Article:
With explosions rocking Iranian nuclear facilities and the Islamist hold on Egypt tightening, the Euro under continued assault and U.S. GDP numbers marked down from the last quarter, the backdrop for the Iowa caucuses and the New Hampshire primary could hardly be more foreboding.
We have assumed though the entire year that the economy will dominate the election, and while it almost certainly will be a part of every debate and every day’s news cycle, the unbroken chain of ominous developments abroad should lend the proceedings in Iowa and New Hampshire a deep seriousness. The country simply cannot afford another four years of a feckless, absentee presidency built on Alinskyite economic absurdities at home and appeasement abroad.
Which is why when Jim Geraghty, National Review’s highly respected political reporter, expresses doubt about Newt’s past positions, or Mark Steyn does the same on my show or Rush’s, or Charles Krauthammer voices concern over Newt’s “deological heresies,” and the fact that over a long career Newt’s “had a lot of ideas, and some of them are rather heretical,” then you have three of the most influential conservative commentators in the country saying essentially the same, important thing which has to be part of the debate over the next month: Electability will be an issue fro Newt.
It will be an issue for the reasons I discussed with the former Speaker on Tuesday: The Chicago gang will relentlessly probe and exploit Newt’s long record of statements and actions, package them and present them as a fusillade of attacks from every direction. If Newt is the nominee, expect an ad concerning the $1.6 million or $1.8 million he received from Freddie Mac to air four times hourly on every station, to see grainy black-and-white photos of him opposite foreclosure signs, and the deepest voice you know predicting Madoff in the White House.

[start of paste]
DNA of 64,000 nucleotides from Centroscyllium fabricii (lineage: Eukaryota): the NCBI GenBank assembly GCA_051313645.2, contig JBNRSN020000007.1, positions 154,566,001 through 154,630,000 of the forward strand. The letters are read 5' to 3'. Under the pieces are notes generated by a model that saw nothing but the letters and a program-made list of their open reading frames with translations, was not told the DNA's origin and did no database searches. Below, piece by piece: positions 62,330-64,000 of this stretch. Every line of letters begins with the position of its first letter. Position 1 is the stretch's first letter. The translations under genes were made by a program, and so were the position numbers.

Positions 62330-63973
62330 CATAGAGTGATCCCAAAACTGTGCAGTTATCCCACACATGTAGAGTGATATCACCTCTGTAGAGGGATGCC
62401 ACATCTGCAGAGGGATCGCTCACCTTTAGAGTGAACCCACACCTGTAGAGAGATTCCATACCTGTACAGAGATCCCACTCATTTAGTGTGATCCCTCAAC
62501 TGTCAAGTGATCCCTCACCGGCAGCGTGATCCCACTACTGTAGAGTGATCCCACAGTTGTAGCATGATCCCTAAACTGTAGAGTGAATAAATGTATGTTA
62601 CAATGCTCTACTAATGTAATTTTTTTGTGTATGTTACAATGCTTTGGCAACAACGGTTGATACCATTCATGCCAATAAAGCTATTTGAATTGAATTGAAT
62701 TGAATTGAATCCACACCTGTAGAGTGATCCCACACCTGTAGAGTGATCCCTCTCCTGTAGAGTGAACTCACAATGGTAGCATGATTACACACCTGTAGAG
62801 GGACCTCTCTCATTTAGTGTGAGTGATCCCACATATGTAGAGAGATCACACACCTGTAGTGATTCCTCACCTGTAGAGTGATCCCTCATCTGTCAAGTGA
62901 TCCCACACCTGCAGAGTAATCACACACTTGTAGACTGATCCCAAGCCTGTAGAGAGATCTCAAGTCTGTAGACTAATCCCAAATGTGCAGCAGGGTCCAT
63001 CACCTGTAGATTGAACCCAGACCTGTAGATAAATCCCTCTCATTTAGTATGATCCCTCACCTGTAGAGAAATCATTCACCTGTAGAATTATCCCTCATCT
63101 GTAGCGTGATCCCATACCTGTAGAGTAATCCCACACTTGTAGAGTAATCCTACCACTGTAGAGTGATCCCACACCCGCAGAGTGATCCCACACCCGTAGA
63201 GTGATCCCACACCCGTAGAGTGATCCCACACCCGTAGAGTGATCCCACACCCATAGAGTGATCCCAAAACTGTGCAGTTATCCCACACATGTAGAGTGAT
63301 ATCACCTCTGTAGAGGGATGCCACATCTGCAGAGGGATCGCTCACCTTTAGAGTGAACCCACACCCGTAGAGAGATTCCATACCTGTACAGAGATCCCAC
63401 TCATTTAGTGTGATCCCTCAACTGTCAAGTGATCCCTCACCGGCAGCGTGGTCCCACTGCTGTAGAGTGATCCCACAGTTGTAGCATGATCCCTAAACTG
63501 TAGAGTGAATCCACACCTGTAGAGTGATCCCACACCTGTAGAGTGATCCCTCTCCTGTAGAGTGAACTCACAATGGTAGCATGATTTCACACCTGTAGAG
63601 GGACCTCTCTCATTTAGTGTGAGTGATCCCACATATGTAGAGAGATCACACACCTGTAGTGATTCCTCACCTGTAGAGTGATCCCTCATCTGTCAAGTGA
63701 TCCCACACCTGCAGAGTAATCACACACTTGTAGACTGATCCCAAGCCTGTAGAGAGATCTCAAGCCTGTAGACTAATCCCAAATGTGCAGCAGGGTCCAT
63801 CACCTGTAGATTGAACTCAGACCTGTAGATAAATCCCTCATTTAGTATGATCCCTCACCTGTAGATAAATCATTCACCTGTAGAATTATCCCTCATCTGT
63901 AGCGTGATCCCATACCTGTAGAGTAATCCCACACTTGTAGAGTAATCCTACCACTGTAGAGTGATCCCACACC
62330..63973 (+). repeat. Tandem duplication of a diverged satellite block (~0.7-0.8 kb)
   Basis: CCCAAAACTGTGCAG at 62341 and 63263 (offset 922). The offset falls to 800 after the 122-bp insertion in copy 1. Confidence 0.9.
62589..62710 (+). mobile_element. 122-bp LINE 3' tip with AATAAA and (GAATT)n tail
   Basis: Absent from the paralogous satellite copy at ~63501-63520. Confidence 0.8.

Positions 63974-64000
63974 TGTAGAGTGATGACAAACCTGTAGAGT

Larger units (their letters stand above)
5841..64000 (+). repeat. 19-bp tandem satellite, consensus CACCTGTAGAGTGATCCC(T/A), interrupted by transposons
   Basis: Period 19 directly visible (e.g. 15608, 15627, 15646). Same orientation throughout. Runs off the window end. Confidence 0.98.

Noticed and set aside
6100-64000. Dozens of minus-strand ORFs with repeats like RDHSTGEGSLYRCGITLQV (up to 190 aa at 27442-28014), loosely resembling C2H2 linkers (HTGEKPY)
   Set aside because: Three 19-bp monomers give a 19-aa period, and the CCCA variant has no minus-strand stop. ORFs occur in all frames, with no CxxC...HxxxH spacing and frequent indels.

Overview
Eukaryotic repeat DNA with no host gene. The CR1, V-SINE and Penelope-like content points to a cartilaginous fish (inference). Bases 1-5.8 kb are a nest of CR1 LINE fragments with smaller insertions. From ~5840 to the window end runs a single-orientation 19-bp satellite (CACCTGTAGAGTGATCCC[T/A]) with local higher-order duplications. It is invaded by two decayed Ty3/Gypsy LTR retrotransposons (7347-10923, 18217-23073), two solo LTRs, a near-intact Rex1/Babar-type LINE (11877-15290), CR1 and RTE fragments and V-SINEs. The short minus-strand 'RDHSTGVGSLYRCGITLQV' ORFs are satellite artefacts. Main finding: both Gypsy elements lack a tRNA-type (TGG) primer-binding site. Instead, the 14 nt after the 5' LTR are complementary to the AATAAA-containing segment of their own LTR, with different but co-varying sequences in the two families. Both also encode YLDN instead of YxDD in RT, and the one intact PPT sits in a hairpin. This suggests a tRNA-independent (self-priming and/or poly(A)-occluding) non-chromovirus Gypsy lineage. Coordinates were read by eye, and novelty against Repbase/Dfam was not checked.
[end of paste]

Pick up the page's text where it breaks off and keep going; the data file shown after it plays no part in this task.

And that’s the gentle stuff.
“Are you tough enough, and can anyone survive that?” I asked Newt Tuesday, and he assured the audience that he had a strategy for doing just that, but two minutes earlier he had volunteered that “I had 83 ethics charges filed against me in the 1990s, none of which were accurate, but just in an effort to throw enough mud,” and I have since been thinking that each and every one of those charges will be exhumed and recovered, probably on a Superpac-sponsored blog with a daily update beginning 83 days before the November vote and supporting television and radio buys to boot.
Which is a long way of saying that the best thing that can happen to Newt right now is that the conservative media vet him and do so with great vigor, anticipating every charge and debating every past apostasy and failing. Newt’s personal story, marriage to Callista and his conversion are powerful walls against his past poor judgments in his life, but they serve not as all to answer Steyn’s charge that Newt “hops and skips like a giddy frog across lily pads across the pond, from one, little, itsy-bitsy novelty idea to another, not awfully well thought out.”
“And when I look at some of the things he’s managed to sign onto over the last fifteen years, I find that very worrying,” Steyn offered, before doubling down: “The idea of Newt as the Republican presidential candidate is, I have to say, extremely dismaying to me.”
I got email last night denouncing Mark Steyn, just as Geraghty got such mail yesterday and I get such email every day –most of it from the anti-Romney fringe who have been serially outraged at journalists covering the serial collapses of the previous anti-Romneys, correspondents who vastly overestimate the influence of the center-right chattering class. Romney’s base network of support –his rock-solid 25%– has been built over years and is holding together and Romney will thus either put the nomination away early or answer the bell for the next thirteen rounds after Iowa and New Hampshire. A extended, vitriolic Newt v. Mitt debate between the two camps will be great for talk radio and cable television, but exhausting, expensive and exhilarating for the Chicago gang.
Which has to be on the mind of ever senior GOP leader surveying the field right now. On yesterday’s show three GOP governors –John Kasich of Ohio, Rick Scott of Florida and Richard Bentley of Alabama– declined to endorse though it became obvious that Scott will do so before Florida votes at the end of January. Will Paul Ryan, Marco Rubio, Jim DeMint and all the other thus-far-uncommitted leaders of the conservative movement stand by without declaring for either Mitt or Newt as the most important election the country has faced since 1980 looms?
That is hard to imagine, so it is very hard to imagine that the biggest surprises of a very surprising preseason are finsihed.